Next Saturday is ANZAC Day, where Australians and New Zealanders commemorate the sacrifice of the sacrifice of servicemen and women in conflicts. This year it is the 100 year commemoration of the ANZACs – started after the Gallipoli campaign in 1915. There are a number of things happening around both countries for this centenary, and ANZAC Day this year will be huge, not just in both countries, but at ANZAC Cove, Gallipoli.
I’ve not made it to Gallipoli. I hope to one day. However the visit to my uncle’s grave in 2013 in Italy highlighted to me the numbers who perished in various wars from WWI and since.
In Christchurch, various displays and things are popping up, and today I went down to Cranmer Square to see the 632 crosses that have been put up in memory of those from the Canterbury province that perished in WWI. The display is going to be temporary, but re-appear each year until 2018, with the number of crosses increasing to reflect the numbers that died throughout the war.
I thought I would go today as next Saturday the square will be used for the Dawn Service and there will no doubt be thousands there. I don’t have any family commemorated in this particular square, as my family were from other parts of New Zealand. I had two great uncles who died after Passchendale, and my grandmother’s half brother (so I guess that’s a half Great-Uncle) also died in WWI. I like to think that their sacrifice is remembered specifically in their local provinces, and will be remembered by all New Zealanders next weekend.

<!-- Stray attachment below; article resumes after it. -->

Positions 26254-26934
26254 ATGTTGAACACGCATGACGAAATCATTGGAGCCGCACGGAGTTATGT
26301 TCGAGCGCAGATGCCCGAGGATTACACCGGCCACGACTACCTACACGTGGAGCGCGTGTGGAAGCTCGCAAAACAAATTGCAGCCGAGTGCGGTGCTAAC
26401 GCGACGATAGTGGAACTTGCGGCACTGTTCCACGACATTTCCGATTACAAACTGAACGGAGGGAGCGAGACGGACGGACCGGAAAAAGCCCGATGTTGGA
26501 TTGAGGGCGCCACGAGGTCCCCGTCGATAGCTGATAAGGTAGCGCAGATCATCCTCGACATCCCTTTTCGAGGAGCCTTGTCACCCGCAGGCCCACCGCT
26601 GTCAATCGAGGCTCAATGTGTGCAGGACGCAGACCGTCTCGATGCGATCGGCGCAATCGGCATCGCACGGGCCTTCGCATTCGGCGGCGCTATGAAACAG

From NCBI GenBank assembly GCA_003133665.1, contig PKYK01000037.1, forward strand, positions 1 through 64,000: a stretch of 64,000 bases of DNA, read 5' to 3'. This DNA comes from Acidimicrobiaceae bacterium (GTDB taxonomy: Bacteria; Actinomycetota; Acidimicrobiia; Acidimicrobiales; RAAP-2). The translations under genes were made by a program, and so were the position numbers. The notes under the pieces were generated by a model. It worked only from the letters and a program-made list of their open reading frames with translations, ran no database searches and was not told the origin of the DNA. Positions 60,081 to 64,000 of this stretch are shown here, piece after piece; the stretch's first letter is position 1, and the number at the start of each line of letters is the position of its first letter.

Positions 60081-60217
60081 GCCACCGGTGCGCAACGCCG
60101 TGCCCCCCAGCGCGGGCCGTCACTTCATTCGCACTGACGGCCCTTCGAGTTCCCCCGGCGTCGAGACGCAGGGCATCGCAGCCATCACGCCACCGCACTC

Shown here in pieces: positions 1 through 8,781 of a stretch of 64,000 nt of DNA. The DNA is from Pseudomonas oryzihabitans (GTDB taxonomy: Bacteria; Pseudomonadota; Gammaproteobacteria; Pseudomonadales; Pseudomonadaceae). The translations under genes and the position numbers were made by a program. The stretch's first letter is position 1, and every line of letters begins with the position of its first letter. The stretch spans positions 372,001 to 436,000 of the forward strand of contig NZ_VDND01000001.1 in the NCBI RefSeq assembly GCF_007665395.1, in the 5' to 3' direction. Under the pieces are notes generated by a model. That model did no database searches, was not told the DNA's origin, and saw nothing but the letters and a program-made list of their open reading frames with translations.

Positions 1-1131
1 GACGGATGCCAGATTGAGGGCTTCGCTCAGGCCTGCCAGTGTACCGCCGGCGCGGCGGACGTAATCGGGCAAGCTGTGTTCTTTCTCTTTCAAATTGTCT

I’m heading to Wellington in June for a short holiday and look forward to going to the newly opened (today) NZ War Memorial in Wellington, along with the exhibition in Te Papa and at the War Museum.
I’m not the sort of person you’d think would be into war stories or war memorabilia, but I do believe in acknowledging those that went before us to fight in wars. As I have become more aware of my own personal family’s history, I do think it’s important to learn more about our service men and women and the efforts and sacrifice they went to. I do believe the “lest we forget” – we mustn’t forget. While the world has never been truly at Peace in the years since 1918 these major conflicts remind us that we must do whatever we can to avoid such a huge conflict again.